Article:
As our society becomes more and more polarized, there is a lot more of – if you believe X then you also believe Y, and if that is different than what I believe in, then we can’t be friends. Essentially saying, “You are bad and I am good.” Group think and sticking to the herd becomes as much a social element as a survival mechanism.
Being someone who lives in a world of grey down the middle, it makes me uneasy. The big picture is really important but it’s hard to do so when we’ve been socialized to be reductive particularly in judging people with blanket descriptions like good and bad or by a single decision they have made.
A murderer is not a bad person. They made a bad decision but there is more to them than that one incident. They are not bad.
A mom is not a bad person. They are doing the best with the knowledge and resources they have and some decisions may have been bad, but they are not bad.
A child is not bad. They may make decisions that are inherently bad or that we see as bad because of the way we are socialized but they are not bad.
It is really hard to see the big picture. It takes time to get to know someone, and it takes a lot of brain space and power to gather, consider and compute all of the information about someone. It also takes emotional capacity to be able to have empathy towards others. These are all hard to come by in our modern day culture. It is easier to place people in buckets (we’ve been doing it since toddlerhood) and it is easier to make assumptions (so much less brain power) and to keep things in the binary because it is more soothing to be able to make out a pattern when the world is black and white vs. black, white and infinite shades of gray.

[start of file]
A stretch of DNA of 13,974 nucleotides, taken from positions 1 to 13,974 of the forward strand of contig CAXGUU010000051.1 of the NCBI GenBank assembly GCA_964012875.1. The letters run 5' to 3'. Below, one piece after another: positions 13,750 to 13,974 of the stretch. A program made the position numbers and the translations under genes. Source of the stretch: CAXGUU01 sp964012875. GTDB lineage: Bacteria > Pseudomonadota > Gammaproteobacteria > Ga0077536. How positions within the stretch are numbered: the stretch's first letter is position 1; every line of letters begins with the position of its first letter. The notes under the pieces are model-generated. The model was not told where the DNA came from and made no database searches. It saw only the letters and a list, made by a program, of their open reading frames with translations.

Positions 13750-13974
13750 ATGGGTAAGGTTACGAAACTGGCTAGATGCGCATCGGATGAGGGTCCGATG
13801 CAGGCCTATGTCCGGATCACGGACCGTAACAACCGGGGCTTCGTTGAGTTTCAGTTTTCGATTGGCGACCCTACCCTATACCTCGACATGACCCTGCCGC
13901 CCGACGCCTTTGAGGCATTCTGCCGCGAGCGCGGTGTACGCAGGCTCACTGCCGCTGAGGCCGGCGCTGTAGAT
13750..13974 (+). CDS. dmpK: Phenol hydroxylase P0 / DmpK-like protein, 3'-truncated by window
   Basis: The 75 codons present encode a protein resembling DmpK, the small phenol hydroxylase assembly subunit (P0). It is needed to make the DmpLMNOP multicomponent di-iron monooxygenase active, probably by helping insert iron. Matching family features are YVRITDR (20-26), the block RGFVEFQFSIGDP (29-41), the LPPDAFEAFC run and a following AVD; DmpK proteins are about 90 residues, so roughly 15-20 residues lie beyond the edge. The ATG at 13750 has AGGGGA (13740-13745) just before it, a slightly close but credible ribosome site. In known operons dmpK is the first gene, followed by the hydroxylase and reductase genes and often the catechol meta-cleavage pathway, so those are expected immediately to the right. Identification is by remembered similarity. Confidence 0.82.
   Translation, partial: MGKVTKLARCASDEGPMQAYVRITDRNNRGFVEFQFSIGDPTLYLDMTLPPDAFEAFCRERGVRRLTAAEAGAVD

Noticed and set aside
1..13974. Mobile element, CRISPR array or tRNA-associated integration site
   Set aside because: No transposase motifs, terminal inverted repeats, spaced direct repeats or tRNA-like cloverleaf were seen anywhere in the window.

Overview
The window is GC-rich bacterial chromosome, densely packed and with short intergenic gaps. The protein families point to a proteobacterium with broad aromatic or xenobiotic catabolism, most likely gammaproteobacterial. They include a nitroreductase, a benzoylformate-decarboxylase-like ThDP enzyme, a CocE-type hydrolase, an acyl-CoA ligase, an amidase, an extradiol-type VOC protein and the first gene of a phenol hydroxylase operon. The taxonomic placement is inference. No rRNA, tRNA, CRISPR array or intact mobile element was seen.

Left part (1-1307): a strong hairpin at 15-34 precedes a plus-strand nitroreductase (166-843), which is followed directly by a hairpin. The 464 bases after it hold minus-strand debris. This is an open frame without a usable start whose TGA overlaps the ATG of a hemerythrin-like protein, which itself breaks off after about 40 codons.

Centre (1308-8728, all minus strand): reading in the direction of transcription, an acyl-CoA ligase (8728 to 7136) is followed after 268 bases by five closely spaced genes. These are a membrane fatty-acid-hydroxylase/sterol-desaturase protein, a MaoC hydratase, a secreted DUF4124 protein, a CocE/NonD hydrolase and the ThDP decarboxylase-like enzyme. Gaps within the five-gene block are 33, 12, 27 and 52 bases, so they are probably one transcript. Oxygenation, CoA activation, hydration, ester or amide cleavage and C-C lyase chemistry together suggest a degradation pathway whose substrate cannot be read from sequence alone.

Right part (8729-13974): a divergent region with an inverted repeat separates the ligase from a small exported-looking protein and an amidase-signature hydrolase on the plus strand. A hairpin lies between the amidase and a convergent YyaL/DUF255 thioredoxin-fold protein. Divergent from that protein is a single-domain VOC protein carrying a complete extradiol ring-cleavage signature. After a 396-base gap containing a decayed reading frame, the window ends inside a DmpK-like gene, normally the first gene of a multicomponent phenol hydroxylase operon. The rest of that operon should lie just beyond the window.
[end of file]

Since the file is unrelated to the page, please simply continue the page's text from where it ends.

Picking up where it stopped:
But the future of humanity hinges on this ability to see beyond one quality of someone. One decision, one attribute, one incident – no one thing makes a person. Should bad decisions have consequences? Yes but only if we are also addressing the humanity in the person and the trauma or circumstances that have brought that person to make that choice.
And as always, it comes back to ourselves. Building the emotional capacity for self-empathy, self-love and understanding will allow us to be able to see others with the same. And when we do that, we can live in a world of gray.
A daily practice challenges the person who creates on “inspiration.” We have to mother everyday, and ultimately, it is the daily grind that gives us perspective, clarity and the “high’s” of motherhood. I am exploring if the same happens when I write everyday on the topics that normally light me up – motherhood, self-development, healing and creating. Sign up here to receive those thought nuggets in your inbox on the daily.